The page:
Microsoft Edge adds a kids mode

Illustration from article titled Microsoft Edge Adds Kids Mode for Parents Worried About Their Shared Devices

Picture: Microsoft

In Microsoft’s continued effort to convert people to its Edge web browser restarted, it launches a new Kids Mode which makes it easy for parents to control the way their kids surf the web.

Kids Mode is a free option built right into Microsoft Edge on Windows and macOS. Enabling it is as easy as navigating the user profile menu in the upper right corner of the browser and selecting “Browse in Kids Mode”. There are two versions for parents to choose from, one for children ages five to eight and one for ages nine to 12. Both enable the strictest level of tracking prevention in Edge and Bing SafeSearch by default to filter adult text, images, and videos from search results. The only difference between the two age groups is that the older one includes a news feed with articles selected by MSN for Kids. Don’t worry though: it focuses on more kid-friendly topics, such as fun science and animal facts, rather than breaking news and politics, Microsoft said.

Kids Mode also limits which sites kids can access, with around 70 popular kids’ sites allowed right off the bat (any additional allowed sites must be added to the list individually). If a child tries to visit a site that isn’t on this list, they’ll come across a cute block page, pictured below, that invites them to ask an adult for permission.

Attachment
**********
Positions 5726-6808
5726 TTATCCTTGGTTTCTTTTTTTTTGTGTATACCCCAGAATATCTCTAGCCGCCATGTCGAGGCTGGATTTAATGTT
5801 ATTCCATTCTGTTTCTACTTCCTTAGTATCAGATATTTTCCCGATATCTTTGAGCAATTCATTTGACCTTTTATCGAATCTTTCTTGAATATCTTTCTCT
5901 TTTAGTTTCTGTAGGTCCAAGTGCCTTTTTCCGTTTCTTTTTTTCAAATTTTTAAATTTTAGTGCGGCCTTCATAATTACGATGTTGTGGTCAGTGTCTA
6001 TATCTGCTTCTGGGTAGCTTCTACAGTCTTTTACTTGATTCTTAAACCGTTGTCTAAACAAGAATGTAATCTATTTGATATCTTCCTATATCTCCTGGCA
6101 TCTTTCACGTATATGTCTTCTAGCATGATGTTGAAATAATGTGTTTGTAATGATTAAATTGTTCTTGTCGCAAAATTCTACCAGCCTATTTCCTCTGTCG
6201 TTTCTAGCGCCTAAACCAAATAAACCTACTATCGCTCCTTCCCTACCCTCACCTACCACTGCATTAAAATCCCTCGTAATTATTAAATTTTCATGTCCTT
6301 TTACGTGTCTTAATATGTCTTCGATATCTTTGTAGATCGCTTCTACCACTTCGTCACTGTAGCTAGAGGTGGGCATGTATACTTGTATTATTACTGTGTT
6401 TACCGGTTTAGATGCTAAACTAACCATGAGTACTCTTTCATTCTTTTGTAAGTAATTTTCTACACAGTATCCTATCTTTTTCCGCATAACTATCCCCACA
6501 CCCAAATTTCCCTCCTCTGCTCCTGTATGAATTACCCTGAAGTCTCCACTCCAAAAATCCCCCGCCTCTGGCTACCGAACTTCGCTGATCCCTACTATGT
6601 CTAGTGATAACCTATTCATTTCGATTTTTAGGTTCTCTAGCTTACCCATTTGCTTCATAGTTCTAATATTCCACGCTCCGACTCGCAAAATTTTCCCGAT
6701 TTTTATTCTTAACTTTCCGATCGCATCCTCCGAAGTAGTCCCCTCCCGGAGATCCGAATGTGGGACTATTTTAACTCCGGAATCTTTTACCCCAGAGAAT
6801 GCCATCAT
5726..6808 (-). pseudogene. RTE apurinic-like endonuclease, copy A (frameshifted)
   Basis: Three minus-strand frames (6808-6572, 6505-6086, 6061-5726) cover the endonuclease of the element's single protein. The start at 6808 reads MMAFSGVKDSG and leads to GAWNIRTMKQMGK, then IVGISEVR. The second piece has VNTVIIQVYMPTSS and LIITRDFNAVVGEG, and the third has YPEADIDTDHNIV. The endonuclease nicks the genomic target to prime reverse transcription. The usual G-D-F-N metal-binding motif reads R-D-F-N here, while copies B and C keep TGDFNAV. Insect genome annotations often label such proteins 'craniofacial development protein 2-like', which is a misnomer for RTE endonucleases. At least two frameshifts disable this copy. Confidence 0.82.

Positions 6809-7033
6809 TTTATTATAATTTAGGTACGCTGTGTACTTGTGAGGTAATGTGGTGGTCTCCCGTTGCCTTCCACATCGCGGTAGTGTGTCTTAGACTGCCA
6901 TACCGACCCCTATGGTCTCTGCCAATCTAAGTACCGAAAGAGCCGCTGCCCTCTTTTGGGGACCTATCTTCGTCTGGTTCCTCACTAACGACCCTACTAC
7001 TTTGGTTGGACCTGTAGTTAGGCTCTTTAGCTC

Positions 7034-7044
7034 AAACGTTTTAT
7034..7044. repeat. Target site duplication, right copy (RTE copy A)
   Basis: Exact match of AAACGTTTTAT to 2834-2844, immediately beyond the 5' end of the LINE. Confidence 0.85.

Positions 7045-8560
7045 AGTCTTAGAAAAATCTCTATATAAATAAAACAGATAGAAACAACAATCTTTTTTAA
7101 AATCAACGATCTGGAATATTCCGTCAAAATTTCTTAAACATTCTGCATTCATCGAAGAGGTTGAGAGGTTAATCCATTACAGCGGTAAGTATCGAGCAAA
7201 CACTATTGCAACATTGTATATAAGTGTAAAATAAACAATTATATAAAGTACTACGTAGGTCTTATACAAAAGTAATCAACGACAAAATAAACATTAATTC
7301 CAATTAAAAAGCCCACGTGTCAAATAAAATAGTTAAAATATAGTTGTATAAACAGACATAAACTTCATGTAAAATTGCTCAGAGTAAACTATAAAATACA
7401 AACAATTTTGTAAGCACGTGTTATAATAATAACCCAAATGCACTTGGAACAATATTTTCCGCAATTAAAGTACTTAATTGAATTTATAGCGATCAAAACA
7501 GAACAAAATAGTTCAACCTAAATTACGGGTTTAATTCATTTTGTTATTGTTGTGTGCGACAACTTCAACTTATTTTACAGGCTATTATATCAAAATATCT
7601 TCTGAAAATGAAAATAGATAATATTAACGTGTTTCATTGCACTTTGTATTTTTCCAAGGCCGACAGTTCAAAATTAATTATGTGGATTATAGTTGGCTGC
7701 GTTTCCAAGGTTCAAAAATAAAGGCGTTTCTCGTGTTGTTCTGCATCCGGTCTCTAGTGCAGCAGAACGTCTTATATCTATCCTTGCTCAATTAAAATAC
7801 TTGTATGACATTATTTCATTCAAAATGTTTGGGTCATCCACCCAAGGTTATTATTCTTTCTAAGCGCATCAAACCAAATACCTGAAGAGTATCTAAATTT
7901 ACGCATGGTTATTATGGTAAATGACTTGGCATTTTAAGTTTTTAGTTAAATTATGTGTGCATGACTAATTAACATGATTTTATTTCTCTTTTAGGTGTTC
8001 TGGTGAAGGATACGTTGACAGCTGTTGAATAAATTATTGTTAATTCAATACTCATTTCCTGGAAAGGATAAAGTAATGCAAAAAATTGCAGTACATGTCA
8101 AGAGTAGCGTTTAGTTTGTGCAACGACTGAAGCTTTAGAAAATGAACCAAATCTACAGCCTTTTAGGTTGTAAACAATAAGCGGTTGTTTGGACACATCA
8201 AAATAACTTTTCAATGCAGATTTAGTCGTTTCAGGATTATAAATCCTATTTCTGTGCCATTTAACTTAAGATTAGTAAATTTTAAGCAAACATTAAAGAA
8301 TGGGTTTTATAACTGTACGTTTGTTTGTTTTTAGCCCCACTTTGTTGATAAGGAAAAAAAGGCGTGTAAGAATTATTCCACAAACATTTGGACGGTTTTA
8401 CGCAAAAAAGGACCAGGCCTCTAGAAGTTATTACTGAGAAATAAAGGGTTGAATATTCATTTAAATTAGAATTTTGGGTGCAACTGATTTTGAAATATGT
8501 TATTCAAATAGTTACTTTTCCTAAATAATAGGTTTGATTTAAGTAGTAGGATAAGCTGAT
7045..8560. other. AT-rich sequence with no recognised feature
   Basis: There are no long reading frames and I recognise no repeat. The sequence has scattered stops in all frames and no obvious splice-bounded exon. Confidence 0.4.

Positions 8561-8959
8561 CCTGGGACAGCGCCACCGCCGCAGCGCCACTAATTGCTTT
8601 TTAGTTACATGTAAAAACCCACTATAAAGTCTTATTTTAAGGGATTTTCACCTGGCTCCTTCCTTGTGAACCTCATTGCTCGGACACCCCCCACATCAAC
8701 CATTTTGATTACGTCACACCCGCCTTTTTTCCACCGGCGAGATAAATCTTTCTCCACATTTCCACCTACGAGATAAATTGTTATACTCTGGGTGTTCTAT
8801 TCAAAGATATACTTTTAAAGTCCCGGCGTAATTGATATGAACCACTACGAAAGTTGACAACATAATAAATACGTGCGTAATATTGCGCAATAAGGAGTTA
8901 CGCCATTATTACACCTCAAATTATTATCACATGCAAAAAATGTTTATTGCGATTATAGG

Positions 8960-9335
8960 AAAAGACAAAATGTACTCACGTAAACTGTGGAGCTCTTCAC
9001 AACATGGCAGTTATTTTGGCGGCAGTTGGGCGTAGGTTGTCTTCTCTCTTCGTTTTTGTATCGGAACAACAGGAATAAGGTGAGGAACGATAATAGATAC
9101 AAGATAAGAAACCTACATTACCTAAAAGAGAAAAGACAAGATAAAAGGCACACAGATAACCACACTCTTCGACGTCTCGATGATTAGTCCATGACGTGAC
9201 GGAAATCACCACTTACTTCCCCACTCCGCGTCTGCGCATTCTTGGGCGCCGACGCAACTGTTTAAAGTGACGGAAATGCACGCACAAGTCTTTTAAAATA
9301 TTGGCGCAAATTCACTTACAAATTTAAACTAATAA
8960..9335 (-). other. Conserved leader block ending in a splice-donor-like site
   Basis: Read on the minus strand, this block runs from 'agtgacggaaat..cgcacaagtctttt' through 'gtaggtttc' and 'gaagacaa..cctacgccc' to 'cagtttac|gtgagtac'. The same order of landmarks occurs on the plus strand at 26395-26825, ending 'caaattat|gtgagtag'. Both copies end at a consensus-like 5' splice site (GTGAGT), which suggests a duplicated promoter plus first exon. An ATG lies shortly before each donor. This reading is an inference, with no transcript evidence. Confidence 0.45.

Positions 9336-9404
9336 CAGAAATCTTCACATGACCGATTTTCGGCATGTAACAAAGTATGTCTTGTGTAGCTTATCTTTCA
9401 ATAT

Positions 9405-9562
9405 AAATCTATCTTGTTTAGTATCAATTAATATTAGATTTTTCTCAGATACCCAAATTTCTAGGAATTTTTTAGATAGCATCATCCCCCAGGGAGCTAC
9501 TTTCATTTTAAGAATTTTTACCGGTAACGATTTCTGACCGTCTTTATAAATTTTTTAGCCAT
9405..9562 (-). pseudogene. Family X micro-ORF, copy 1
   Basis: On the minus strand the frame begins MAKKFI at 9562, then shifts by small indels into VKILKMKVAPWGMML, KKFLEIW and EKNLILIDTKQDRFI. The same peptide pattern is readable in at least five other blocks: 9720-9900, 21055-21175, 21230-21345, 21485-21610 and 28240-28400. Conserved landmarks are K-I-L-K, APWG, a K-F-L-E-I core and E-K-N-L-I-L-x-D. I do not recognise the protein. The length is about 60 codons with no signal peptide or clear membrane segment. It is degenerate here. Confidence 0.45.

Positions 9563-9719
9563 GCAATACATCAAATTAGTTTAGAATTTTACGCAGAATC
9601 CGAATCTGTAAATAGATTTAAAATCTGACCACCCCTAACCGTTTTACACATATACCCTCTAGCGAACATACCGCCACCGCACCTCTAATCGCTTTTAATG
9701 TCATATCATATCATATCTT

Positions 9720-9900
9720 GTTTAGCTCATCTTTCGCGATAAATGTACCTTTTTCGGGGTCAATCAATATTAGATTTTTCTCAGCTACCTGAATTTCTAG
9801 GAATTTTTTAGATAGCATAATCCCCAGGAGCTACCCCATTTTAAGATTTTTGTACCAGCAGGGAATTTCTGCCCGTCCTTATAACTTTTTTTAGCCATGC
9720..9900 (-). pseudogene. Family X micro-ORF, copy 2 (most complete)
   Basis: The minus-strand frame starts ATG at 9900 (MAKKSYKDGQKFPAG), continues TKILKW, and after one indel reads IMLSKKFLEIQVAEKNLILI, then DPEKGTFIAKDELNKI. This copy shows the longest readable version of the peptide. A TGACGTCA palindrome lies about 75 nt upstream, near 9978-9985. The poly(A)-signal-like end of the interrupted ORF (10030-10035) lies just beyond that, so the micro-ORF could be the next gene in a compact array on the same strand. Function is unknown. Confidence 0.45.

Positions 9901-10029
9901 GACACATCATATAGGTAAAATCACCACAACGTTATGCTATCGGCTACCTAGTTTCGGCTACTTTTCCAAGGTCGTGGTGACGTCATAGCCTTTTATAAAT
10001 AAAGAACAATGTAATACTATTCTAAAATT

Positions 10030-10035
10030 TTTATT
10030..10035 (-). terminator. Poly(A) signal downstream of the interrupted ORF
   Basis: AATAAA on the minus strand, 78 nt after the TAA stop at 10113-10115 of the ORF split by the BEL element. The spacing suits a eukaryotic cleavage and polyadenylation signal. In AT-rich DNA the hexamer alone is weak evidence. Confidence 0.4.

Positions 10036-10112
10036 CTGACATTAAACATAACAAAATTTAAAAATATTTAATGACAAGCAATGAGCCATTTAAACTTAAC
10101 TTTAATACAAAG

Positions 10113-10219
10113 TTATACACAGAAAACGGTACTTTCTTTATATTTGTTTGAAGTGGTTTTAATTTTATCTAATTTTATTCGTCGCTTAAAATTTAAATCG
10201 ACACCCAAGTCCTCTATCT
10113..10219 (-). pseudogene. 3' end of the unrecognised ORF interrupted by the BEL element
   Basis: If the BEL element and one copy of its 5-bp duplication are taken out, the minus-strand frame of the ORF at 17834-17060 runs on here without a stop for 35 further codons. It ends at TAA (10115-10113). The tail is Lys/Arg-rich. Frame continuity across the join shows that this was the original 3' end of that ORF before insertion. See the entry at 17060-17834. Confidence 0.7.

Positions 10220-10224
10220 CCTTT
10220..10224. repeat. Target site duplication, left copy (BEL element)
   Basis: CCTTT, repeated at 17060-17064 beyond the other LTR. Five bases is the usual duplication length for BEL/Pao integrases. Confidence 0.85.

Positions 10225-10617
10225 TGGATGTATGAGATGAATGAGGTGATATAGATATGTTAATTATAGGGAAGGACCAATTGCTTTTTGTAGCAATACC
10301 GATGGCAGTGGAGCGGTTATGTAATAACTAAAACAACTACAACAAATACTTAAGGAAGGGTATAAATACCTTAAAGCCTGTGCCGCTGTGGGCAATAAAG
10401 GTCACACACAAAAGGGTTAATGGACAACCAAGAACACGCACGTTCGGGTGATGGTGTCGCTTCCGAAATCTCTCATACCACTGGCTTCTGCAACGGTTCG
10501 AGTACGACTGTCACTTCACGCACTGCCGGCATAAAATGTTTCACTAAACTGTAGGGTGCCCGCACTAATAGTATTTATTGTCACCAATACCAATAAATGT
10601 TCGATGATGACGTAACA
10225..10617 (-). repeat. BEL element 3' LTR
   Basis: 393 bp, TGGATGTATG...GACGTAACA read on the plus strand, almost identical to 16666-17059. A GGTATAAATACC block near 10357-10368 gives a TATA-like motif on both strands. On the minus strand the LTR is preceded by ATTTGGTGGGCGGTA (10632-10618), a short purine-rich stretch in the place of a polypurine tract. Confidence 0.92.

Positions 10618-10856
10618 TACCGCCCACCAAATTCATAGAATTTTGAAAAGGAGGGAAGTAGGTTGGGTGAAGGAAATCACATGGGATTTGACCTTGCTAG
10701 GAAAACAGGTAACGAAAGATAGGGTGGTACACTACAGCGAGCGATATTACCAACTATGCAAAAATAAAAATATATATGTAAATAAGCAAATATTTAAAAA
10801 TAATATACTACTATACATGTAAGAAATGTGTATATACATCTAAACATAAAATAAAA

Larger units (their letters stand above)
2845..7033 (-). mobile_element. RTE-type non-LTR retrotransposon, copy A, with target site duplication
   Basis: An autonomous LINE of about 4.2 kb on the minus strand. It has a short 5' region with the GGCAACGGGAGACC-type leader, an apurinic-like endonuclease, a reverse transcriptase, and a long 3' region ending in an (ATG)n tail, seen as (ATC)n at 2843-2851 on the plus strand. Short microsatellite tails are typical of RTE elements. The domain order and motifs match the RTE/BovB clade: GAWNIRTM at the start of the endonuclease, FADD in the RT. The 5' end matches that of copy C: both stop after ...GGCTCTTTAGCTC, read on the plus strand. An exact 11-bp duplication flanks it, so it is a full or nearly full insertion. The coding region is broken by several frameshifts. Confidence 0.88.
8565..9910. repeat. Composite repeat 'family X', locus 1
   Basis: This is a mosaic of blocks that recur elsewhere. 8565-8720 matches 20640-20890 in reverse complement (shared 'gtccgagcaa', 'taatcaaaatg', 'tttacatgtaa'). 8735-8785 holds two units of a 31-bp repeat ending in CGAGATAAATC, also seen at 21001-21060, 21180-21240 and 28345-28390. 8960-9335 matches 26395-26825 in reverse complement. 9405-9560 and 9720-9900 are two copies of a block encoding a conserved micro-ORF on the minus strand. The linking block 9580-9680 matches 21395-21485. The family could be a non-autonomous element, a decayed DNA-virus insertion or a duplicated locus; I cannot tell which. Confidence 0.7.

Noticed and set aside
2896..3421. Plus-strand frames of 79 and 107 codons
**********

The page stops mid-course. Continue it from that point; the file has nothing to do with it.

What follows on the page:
Illustration from article titled Microsoft Edge Adds Kids Mode for Parents Worried About Their Shared Devices

Picture: Microsoft

In a blog post Breaking the news Thursday, Microsoft corporate vice president Liat Ben-Zur called kids mode “a game-changer for parents who juggle all the demands of today’s life.” Microsoft designed it intentionally to make adding and removing authorized sites as convenient as possible for parents to have peace of mind when using shared devices.

Microsoft also discussed a workaround that children could use to bypass these measures. Kids Mode restricts popular Windows keyboard shortcuts to prevent users from simply exiting the browser and opening a new one, Verge reports.

More than anything else, however, Microsoft designed Kids Mode with its younger users in mind, Ben-Zur said.

“[I]It became clear that the best way to stop children from trying to leave was to make them want to stay. In other words, we set out to create the most engaging environment a child could want for browsing the web. ”

So, as you can see in the screenshot above, the visual designers at Microsoft have gone for lots of bright colors and silly characters to create a kid-friendly browsing experience. It also added the ability to customize the look of the browser so kids can get creative and opted for an easy-to-navigate layout.

In order for the browser to return to normal, an adult must enter their Windows or macOS credentials.

Kids mode is one of the several new features it’s rolling out for Edge this month, Microsoft said Thursday. So if you’re already an Edge convert, keep an eye out for future coverage.

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